People demonstrated on the streets because they believe they no longer have a connection with the Government. They have lost all faith in its basic common sense and clearly understand that it has become detached from the reality of their lives. If the Government has listened, it has heard about the many who have struggled to get by year after year, simply to meet their household bills, keep their children clothed, fed and warm, and to cover the basics. When they came out onto the streets they were telling the Government to scrap the domestic water charges, not to alter or tweak them or to come up with an alternative scheme. The reason for that is simplicity itself. Families do not have the money to cover another bill. That is the reality for the people I represent in Cabra and across the north inner city from the Docklands through the markets and into Stoneybatter. Family after family have told me - and, by coming out onto the streets, have told the Government - that they do not have the money.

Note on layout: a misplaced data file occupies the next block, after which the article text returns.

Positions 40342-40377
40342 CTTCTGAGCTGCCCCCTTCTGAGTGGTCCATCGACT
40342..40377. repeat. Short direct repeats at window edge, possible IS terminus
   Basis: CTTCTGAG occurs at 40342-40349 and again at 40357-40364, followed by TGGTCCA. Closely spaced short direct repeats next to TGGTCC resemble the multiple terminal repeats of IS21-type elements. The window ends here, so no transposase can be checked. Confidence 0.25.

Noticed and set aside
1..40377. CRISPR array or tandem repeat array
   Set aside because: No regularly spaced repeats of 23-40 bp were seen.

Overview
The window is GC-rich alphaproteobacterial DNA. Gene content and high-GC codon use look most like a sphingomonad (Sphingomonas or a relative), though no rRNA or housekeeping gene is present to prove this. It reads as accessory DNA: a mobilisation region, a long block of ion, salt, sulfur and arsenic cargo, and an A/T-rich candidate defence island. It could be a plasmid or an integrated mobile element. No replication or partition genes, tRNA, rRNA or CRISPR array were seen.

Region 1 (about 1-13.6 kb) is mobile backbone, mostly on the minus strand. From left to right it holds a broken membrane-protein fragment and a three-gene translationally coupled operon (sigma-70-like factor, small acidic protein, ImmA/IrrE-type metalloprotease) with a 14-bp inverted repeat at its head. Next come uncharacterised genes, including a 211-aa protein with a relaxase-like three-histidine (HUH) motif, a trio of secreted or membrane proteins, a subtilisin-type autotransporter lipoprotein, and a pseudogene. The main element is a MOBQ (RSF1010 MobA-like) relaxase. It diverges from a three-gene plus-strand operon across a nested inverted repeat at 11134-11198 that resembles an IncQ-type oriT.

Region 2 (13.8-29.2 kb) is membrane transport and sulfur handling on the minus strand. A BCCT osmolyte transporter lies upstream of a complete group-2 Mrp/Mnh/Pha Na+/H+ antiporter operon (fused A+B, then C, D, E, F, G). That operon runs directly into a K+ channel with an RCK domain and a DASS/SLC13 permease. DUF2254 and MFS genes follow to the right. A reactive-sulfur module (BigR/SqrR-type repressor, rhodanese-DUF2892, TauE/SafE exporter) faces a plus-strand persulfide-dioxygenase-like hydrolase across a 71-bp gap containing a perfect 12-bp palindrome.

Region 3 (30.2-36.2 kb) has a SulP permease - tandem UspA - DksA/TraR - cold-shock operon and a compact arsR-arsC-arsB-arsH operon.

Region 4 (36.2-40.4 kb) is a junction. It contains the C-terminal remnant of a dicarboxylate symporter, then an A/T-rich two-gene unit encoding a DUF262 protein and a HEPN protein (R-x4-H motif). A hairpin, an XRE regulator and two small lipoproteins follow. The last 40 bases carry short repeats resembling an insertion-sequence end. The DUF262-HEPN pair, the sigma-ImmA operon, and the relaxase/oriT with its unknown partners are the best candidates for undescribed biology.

It has been particularly galling for those families to hear the Taoiseach, Deputy Enda Kenny, the Tánaiste, Deputy Burton, and others say time and again that it is only €3 and so many cent or only €1. They are clearly missing the point that for the people who cannot meet their current bills and who lie awake at night worrying about whether the electricity will be cut off, or worrying that they cannot make their rent payment and will lose the roof over their heads, it is no comfort to hear it is only three euro or only one euro. Of course, that is loose change in the pocket of a person on a strong income, but for people who struggle on very small incomes it might as well be a king's ransom. There are no euros - zero euro - in many households and families across the State. In some instances these families are reliant on fixed payments or social welfare payments. They could be families or individuals with disabilities, or people who have simply had the misfortune to lose their job. However, in other instances these are families in which a person is working or, in some cases, two people are working - families that look fine from outside the front door. You think, "They are working - that is good. Things are ticking over well for them." However, when you go inside the hall door into that home and talk to those people, you realise that things are not hunky dory and that they, too, worry and scrimp and count the cents. They count their coppers, not their euros, at the end of every week or month. That is the situation. If the Government is in the business of listening, as it claims, I am astonished that it cannot grasp the simple reality that people cannot give it what they do not have. You cannot take blood from a stone. The message has been clear: scrap the domestic water charge.